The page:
We’ve lived so long under the spell of hierarchy—from god-kings to feudal lords to party bosses—that only recently have we awakened to see not only that “regular” citizens have the capacity for self-governance, but that without their engagement our huge global crises cannot be addressed. The changes needed for human society simply to survive, let alone thrive, are so profound that the only way we will move toward them is if we ourselves, regular citizens, feel meaningful ownership of solutions through direct engagement. Our problems are too big, interrelated, and pervasive to yield to directives from on high.
—Frances Moore Lappé, excerpt from Time for Progressives to Grow Up

Friday, May 7, 2010

Making a Difference Makes You Happy

from Yes! Magazine. 

From my own experience in the Civil Rights and Anti-Vietnam War movements and beyond, I would add that these results are based on a limited time frame--the short run--and include rather benign forms of activism like writing a letter to your Congressman or voting. I do not believe that practicing such ordinary civil rights is activism. Excluding the latter, it is also true that activists have often, in the longer run, experienced severe burn-out resulting most dramatically in suicides (e.g. Phil Ochs), ruin of personal careers and financial security, FBI/police harassment, and jail time. 

Serious activism should be undertaken with both eyes open and being informed. Making a difference can lead to feelings of well-being if one does, in fact, make a difference. As they say, "nothing succeeds like success". When people succeed, the effects can be an incredible psychological high unlike any that a drug can produce.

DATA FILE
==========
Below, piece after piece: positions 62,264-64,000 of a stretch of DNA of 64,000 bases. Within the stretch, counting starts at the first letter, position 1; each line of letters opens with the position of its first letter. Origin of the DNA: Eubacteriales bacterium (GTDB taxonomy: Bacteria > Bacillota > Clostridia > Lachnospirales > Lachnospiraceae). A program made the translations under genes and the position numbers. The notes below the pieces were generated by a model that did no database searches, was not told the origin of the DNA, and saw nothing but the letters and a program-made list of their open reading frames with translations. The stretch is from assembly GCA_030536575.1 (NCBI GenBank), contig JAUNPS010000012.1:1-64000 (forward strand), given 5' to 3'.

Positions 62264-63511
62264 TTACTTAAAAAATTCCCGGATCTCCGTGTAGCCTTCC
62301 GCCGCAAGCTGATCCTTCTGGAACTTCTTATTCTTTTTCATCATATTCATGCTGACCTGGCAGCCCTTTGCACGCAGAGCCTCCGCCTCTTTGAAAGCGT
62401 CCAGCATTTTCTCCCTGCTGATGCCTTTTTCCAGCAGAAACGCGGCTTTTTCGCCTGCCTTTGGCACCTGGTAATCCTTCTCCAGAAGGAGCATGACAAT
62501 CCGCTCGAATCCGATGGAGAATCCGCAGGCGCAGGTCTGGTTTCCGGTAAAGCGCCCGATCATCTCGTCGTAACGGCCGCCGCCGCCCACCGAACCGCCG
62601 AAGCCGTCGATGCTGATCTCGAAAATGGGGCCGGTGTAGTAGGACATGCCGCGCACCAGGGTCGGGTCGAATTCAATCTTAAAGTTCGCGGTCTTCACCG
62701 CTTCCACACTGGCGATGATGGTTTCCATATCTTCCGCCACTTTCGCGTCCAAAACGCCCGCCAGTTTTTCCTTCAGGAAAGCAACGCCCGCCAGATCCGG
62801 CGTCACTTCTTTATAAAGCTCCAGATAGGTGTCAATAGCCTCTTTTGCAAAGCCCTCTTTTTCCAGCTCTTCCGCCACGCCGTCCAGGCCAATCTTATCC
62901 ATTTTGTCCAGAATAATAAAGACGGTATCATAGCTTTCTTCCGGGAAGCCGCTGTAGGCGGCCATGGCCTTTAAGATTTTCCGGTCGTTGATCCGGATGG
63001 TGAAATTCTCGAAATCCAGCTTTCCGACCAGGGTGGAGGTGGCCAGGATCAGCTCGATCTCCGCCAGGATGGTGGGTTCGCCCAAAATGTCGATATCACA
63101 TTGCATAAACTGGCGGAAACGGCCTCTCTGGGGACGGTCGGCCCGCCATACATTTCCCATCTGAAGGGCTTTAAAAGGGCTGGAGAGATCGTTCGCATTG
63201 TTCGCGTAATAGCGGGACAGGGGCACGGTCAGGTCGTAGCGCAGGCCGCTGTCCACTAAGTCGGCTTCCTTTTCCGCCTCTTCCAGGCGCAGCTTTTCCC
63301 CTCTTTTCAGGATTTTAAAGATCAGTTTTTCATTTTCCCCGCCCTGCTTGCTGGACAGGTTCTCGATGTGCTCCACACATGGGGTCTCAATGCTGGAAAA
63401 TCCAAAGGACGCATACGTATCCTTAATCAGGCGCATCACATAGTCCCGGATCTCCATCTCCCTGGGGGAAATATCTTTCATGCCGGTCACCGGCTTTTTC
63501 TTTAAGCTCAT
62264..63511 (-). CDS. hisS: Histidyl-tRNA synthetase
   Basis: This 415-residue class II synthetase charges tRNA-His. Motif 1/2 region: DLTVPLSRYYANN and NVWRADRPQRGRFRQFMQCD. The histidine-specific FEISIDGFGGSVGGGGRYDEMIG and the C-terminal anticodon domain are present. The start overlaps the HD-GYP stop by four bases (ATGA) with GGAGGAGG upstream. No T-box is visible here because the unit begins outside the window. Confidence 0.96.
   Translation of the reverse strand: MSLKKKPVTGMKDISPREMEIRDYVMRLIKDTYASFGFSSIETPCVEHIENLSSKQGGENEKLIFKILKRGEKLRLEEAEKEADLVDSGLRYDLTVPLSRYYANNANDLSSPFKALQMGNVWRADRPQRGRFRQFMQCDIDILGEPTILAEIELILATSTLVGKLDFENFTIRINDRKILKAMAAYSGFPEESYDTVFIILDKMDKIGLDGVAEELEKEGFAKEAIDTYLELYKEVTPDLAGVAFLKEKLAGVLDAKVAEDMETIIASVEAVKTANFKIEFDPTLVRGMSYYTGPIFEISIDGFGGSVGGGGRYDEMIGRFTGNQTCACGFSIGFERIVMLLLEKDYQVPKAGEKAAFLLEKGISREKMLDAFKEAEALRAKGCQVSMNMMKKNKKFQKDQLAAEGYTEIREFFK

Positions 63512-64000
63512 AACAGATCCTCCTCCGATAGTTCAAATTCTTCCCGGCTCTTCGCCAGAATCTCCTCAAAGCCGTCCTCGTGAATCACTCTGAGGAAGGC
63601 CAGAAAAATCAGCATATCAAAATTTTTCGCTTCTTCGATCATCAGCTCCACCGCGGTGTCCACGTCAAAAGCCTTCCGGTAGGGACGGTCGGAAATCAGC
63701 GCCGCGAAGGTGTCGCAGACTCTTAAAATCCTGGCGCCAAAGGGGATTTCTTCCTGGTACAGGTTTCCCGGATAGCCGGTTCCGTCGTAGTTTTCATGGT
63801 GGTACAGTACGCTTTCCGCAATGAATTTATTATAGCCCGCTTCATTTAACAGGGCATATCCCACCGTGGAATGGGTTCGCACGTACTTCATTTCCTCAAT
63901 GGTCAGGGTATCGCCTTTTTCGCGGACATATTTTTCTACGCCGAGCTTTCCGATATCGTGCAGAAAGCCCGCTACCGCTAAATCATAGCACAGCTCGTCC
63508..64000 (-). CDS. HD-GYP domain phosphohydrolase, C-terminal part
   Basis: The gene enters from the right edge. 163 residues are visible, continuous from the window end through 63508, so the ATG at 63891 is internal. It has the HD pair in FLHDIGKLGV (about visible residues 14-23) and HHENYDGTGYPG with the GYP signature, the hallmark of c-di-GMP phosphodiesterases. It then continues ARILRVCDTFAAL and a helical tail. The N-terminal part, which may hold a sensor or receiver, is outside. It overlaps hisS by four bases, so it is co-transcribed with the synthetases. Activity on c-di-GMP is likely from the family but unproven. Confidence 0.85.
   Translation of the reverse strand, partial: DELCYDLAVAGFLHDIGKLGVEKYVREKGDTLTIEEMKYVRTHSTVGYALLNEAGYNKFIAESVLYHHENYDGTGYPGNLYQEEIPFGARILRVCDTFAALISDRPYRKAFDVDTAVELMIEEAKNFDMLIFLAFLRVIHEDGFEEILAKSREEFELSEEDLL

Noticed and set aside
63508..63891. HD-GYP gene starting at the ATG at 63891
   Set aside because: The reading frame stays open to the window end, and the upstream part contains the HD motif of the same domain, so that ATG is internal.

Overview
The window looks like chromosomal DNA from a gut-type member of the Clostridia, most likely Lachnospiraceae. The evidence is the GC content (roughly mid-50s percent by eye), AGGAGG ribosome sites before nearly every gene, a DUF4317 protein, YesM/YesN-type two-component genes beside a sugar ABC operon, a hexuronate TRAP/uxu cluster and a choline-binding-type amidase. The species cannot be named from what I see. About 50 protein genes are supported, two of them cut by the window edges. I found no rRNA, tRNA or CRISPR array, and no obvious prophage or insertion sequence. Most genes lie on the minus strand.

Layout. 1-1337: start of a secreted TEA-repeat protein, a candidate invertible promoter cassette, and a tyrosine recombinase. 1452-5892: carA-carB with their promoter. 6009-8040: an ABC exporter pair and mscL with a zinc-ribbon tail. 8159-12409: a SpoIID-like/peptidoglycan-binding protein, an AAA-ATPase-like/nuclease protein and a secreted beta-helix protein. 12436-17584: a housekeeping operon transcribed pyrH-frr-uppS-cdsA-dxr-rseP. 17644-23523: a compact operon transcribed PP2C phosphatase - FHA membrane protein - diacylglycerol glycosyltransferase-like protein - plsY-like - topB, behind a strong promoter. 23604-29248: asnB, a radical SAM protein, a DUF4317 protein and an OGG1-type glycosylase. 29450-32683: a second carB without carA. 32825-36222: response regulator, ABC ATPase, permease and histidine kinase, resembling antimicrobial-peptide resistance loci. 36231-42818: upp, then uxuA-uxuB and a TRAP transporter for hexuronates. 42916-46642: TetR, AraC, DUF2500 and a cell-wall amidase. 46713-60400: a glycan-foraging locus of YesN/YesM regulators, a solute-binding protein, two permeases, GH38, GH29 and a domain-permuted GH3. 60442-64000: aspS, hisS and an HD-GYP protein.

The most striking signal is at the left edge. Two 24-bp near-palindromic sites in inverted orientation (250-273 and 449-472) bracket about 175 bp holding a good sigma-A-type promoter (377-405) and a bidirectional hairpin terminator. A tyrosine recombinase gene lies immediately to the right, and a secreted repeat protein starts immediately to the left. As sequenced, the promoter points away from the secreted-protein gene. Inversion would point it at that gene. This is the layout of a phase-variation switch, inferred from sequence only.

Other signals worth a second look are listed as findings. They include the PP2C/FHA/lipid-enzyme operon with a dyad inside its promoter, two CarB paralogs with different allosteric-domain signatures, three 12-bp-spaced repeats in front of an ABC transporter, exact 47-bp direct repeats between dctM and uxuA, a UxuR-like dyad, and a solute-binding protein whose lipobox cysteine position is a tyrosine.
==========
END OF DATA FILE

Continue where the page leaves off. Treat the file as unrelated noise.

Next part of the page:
I've personally witnessed this among the people in Nicaragua when the Sandinista Revolution succeeded in the early 80s. Likewise when I visited four years later, I saw severe depression among those people when the US sponsored Contras managed to destabilize that country and turn back the changes that those people had fought and died for.

But like Mario Savio said in 1964 on the steps of Sproul Hall, UC Berkeley, "There is a time when the operation of the machine becomes so odious, makes you so sick at heart, you can't take part. And you've got to put your body upon the gears and upon the wheels, upon the levers, upon all the apparatus, and you've got to make it stop."

In order to enhance the chances of success, I would argue that it is of critical importance that people proceed by being informed as best they can. That means learning from the experience of those activists that have come before. It means discussing with others the theories and practice of social change. It means organizing with others of a like mind. It means a critical review of activities undertaken. I think it means that activists should choose goals that are reasonably possible given the resources at hand and the real conditions that exist. Ideally, it means having a theory, strategy, and tactics that are well thought out, agreed upon, and revised as people gain experience.